Efforts in the state Legislature to ensure that children accused of crimes get tried in the juvenile justice system instead of adult courts received national attention over the weekend. The New York Times’ Erik Eckholm notes that The Pelican State is part of a national trend.
Seventeen-year-olds cannot vote, buy cigarettes or even adopt a dog from an animal shelter. But as of today, in nine states, including Louisiana, they are automatically handled as adults, rather than as juveniles. In two states, New York and North Carolina, 16-year-olds are as well. Now Louisiana and several other states among those nine appear to be on the verge of raising the cutoff to the more standard age of 18 — part of a national “raise the age” movement that has won bipartisan support, a result of concern about high incarceration rates and growing neurological evidence that young people’s brains are different from adult brains.
Estate taxes reduce inequality
The Center on Budget and Policy Priorities recently published a report on the importance of state estate taxes in evening out the tax burden placed on low- and moderate-income residents. It implores states that have eliminated or reduced estate taxes to reinstate them. Only the wealthiest–2.56 percent of estates in states with the tax–pay these taxes, which help counteract heavy reliance on consumption taxes. Many states allowed their estate taxes to phase out in parallel with the federal phase out that began in 2001. Revenue from estate taxes could,
Provid[e] revenue for investments that promote a strong economy. In many states, revenues aren’t sufficient to cover the costs of critical services such as education, health care, and public infrastructure. Eighteen states plus the District of Columbia raise $4.5 billion a year from estate and inheritance taxes, which they use to support schools, roads, and other important public services. This revenue will likely fall in the coming years as some states phase in estate tax cuts that are already on the books. If all states without an estate tax reinstated this tax, they could raise an additional $3 billion to $6 billion a year. An estate tax will help — not harm — a state’s economy. Estate tax revenue supports services that make a state an attractive place to do business and live. Research confirms that very few wealthy individuals move as a result of an estate tax.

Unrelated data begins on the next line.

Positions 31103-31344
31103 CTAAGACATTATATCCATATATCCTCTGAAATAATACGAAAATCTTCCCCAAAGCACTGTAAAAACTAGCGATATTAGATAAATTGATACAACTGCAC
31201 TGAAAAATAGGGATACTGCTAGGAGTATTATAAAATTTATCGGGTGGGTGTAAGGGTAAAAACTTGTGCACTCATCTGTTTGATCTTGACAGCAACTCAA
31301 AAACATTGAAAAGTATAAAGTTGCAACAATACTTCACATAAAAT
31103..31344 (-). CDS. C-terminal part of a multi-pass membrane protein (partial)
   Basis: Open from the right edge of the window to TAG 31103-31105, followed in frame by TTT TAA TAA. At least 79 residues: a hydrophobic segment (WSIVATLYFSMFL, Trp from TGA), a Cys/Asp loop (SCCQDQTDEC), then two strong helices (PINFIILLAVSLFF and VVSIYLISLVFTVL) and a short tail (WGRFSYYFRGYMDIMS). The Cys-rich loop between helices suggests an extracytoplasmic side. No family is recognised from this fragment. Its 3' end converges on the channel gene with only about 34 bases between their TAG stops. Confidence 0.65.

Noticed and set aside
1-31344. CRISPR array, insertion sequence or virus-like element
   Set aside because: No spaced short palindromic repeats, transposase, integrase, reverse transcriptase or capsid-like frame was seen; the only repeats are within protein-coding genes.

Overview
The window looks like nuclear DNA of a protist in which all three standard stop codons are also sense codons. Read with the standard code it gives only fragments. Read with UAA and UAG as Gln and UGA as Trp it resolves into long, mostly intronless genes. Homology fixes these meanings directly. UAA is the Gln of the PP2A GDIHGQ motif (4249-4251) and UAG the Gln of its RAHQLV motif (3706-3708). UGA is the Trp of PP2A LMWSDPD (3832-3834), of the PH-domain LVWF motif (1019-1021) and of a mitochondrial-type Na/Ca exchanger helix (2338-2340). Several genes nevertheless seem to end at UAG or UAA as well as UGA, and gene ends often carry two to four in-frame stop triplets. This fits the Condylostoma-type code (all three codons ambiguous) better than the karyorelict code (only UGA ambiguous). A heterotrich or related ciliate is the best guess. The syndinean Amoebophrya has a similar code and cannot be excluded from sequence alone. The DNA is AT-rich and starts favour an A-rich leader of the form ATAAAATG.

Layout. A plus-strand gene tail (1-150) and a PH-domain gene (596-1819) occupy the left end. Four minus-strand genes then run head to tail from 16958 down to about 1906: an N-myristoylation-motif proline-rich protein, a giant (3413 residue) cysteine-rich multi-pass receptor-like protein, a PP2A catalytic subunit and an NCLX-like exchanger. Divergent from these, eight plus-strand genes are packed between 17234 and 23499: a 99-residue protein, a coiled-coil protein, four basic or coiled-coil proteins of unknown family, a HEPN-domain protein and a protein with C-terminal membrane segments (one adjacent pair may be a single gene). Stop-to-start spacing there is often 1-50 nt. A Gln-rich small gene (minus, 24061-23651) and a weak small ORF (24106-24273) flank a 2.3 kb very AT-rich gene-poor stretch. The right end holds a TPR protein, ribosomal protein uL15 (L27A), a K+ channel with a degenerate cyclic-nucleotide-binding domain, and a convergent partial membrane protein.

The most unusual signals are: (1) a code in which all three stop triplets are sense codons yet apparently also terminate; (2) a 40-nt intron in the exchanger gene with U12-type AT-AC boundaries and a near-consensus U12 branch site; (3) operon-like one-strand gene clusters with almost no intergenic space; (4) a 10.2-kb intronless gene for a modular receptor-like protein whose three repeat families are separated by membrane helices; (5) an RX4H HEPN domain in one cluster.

Number of the Day
$425,097,340 – Difference between what it cost to operate the nine public-private hospital partnerships in 2013-14 and what the hospitals requested for the 2016-17 fiscal year (Source: Louisiana Senate Finance Committee)